I take issue with the fact we do not have a cure for heart disease. I believe that the cure is never to get it in the first place. Had Bill Clinton eaten a healthy diet and exercised his whole life I doubt he would have needed the bypass in the first place. It seems to me that many specialists such as cardiologists and cardiac surgeons get so wrapped up in their abilities to “fix” the problem that there has not been enough emphasis on prevention. Helping people to manage their weight, fitness level, blood pressure, cholesterol, blood sugar, stress and smoking isn’t sexy. It is labor intensive and it is tough to do. However, it is effective in the long run and can ultimately provide the cure for heart disease.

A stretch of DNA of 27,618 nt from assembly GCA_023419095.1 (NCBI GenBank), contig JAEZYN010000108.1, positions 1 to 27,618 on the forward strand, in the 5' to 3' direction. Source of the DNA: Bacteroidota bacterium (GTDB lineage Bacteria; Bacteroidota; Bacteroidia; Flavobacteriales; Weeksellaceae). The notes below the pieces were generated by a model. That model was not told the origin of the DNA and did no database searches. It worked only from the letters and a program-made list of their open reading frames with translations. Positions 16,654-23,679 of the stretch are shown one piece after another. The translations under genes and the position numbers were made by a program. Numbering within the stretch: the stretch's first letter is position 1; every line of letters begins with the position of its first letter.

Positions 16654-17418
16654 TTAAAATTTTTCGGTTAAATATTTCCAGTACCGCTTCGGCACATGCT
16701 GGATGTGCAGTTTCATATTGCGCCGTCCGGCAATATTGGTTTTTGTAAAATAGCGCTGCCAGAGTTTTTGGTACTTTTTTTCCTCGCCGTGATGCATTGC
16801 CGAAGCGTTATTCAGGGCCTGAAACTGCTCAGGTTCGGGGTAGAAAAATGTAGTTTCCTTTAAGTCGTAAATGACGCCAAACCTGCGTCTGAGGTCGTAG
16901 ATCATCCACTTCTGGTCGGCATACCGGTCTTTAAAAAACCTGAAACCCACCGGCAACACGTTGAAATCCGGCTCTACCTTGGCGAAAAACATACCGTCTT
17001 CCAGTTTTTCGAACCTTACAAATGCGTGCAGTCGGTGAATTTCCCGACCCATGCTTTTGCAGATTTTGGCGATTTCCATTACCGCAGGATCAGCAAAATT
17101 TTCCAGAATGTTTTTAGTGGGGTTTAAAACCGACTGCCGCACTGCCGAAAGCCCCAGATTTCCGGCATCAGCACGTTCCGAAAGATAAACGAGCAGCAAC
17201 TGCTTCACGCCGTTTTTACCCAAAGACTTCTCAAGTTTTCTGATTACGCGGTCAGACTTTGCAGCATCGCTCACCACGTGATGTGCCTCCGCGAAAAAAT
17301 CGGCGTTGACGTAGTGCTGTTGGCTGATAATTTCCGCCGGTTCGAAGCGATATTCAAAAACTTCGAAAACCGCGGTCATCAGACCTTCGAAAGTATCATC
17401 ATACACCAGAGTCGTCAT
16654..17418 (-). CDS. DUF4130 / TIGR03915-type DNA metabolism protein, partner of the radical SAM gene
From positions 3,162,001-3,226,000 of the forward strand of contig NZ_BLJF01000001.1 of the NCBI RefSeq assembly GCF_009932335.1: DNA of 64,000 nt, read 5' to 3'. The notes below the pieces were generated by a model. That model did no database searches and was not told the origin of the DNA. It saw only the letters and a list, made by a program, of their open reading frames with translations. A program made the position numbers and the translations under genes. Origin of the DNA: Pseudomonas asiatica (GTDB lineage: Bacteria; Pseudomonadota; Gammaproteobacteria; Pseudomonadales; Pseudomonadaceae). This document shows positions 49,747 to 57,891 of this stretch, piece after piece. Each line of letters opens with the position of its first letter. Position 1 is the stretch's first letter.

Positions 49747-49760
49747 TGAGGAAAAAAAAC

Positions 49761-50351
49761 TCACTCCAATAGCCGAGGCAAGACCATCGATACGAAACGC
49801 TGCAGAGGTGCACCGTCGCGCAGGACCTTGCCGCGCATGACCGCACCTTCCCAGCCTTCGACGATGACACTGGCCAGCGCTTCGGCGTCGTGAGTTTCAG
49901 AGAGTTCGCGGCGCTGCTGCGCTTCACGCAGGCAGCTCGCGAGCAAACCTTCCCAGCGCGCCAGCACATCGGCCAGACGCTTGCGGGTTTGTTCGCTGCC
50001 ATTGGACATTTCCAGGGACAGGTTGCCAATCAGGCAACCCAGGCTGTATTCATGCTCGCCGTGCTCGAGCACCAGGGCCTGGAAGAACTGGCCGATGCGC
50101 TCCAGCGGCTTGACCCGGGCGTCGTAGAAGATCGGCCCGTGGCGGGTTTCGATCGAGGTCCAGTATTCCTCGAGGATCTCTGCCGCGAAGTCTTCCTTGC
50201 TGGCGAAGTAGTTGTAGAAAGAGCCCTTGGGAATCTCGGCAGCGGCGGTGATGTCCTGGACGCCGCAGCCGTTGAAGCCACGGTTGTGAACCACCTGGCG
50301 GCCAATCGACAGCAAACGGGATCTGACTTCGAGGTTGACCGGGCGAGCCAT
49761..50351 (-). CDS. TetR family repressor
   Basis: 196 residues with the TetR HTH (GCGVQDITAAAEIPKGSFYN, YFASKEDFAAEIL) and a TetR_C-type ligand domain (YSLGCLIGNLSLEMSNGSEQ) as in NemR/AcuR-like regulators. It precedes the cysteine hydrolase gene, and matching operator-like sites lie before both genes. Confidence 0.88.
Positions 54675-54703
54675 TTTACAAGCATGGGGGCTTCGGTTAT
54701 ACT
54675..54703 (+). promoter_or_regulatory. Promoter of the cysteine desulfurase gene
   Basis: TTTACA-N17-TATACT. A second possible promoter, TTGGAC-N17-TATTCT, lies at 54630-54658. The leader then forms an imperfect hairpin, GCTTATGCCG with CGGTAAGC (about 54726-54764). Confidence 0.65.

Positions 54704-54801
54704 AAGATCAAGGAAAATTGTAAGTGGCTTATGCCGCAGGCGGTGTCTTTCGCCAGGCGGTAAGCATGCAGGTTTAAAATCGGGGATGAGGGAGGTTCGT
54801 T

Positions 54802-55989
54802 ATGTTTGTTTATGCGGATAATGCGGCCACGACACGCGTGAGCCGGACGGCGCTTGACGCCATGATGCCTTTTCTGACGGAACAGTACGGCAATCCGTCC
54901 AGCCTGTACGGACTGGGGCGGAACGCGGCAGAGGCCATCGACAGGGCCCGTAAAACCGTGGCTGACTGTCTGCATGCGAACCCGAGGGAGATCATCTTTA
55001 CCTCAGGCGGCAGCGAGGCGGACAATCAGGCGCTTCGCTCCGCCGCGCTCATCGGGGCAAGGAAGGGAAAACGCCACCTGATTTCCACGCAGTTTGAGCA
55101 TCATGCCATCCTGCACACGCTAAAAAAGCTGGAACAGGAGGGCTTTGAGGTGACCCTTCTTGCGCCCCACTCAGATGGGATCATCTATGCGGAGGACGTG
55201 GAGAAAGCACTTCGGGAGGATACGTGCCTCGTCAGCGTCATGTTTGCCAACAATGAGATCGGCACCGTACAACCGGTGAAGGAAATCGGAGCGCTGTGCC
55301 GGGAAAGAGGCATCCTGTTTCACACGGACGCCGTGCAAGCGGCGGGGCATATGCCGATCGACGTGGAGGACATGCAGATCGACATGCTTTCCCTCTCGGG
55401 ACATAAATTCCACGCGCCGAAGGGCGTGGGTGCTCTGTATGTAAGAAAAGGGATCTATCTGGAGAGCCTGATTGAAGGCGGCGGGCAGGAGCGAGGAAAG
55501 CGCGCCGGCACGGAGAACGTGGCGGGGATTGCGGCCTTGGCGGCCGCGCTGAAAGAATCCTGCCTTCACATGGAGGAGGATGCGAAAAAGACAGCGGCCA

One would think that something as dramatic as a heart attack would be easy to diagnose. However, women are often misdiagnosed when they are having one. This happens in part because they fail to recognize that their symptoms are indicative of a heart attack and because the doctors that they go to may fail to recognize the symptoms of a heart attack as well.
Why is this? For years heart disease was felt to be a man’s disease. It was only relatively recently that physicians and medical researchers realized that it is also very much a woman’s disease. Heart disease is the number one killer of men and women in the United States.